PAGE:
Worst of all, this is not a case of young and adventurous journalists paying their dues in order to land staff positions at established outlets. Those jobs have mostly disappeared; perpetual freelancing may be the new norm.
‘Luck on top of all else’
Jim is one of the few who found a stable job in journalism waiting for him after returning home. After being released by the Libyan government and returning home in 2011, GlobalPost, which had helped negotiate his release, offered him a deputy editor position at its Boston headquarters. He accepted, but after a few months quit to report from Libya during the final months of Muammar Gaddafi’s regime—he was committed to covering the Arab Spring uprisings. (Fluent in Spanish, Jim also declined GlobalPost’s offer to become a correspondent in Latin American.)
A web-based organization dedicated to international news that launched in 2009, GlobalPost relies primarily on a network of freelancers around the world who are paid by the article. (Its “senior correspondents” work as full-time contractors.) It is the only U.S. outlet I know that requires freelancers reporting from conflict areas to have received hazardous-environment training. If they have not, it will pay for the courses, which tend to be prohibitively expensive for freelancers.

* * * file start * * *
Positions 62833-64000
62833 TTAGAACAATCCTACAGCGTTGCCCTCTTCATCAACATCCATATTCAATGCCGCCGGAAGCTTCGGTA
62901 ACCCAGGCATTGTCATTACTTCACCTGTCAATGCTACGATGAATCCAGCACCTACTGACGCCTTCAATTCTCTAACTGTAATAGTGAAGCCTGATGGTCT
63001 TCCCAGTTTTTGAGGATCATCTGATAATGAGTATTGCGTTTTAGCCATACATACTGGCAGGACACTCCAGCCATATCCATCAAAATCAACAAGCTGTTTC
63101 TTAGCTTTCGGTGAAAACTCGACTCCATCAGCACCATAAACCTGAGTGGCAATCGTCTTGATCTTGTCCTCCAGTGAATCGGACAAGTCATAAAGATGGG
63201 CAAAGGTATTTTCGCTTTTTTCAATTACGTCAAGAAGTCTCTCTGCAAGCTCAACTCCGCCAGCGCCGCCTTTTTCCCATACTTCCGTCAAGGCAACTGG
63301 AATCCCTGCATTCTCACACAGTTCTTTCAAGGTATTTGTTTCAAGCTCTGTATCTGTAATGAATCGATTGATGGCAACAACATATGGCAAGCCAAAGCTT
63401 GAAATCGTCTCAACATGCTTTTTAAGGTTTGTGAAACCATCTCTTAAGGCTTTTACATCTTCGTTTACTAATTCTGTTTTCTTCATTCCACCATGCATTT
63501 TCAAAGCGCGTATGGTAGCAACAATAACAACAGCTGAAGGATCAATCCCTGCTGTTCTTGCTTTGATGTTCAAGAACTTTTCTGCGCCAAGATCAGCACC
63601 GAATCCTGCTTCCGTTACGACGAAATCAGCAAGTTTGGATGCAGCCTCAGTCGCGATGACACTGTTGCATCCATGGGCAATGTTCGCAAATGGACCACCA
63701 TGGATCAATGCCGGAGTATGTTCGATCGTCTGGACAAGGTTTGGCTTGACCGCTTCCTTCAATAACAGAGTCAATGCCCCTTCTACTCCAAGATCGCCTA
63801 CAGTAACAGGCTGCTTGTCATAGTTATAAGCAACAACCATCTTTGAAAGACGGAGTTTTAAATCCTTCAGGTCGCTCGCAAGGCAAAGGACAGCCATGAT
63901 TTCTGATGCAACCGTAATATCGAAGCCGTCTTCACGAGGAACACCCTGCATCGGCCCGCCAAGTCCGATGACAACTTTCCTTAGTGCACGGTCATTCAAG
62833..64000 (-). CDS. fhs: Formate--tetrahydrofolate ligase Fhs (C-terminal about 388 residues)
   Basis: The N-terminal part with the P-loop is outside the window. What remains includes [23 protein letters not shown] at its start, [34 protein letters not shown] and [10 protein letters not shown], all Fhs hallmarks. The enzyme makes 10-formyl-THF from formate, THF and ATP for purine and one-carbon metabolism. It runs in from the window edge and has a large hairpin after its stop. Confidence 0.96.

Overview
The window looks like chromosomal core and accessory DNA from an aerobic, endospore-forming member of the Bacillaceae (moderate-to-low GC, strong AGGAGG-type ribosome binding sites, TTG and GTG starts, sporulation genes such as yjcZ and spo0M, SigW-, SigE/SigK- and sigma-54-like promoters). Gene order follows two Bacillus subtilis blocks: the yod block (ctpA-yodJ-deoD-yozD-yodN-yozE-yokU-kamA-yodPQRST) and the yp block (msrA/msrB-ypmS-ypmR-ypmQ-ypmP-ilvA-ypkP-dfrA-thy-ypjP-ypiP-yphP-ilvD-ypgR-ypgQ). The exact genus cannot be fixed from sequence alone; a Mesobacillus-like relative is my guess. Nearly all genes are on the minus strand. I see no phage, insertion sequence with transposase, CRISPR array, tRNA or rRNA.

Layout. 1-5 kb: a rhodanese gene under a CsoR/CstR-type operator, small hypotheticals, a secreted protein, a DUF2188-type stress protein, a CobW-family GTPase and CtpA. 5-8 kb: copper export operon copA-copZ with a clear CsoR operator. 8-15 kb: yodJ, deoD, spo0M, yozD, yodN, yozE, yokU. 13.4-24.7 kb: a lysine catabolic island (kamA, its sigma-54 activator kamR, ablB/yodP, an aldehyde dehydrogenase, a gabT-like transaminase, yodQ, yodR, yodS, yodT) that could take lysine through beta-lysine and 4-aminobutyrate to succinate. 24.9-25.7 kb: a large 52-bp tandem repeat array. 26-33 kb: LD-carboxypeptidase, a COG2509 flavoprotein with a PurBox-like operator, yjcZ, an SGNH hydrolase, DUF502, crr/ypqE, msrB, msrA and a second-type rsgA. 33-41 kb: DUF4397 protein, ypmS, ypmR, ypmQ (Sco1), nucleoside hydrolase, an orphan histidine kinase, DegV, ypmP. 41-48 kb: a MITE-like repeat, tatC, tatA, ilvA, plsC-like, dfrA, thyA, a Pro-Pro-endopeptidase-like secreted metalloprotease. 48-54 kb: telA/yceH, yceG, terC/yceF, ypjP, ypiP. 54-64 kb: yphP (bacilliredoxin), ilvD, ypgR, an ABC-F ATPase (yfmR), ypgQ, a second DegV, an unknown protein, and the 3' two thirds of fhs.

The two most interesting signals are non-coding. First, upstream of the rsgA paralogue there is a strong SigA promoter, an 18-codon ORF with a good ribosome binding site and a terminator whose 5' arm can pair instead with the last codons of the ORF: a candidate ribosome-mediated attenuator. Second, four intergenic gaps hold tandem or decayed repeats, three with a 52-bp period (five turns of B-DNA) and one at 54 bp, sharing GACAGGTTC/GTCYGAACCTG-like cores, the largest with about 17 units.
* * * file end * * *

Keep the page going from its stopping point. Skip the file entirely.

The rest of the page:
“In any planned coverage of a conflict zone, the training should be a prerequisite,” says Phil Balboni, GlobalPost’s president and CEO. “I don’t think in general we have any influence over the conduct of the participants in conflict zones, so the responsibility falls to the news organization to take the needed precautions.”
But Balboni, a former foreign correspondent who is personally managing efforts to locate Jim, doesn’t think freelancers would be any safer if they could afford or were provided with armed security guards.
“We don’t feel it makes someone any more safe,” he says. “If you have a determined group of people who want to take you, they will take you.” He cited the recent case of NBC chief correspondent Richard Engel, who in December was seized along with his four-person crew and security guard in the same Syrian province as Jim. They managed to escape unharmed less than a week later, after a firefight at a rebel-held checkpoint.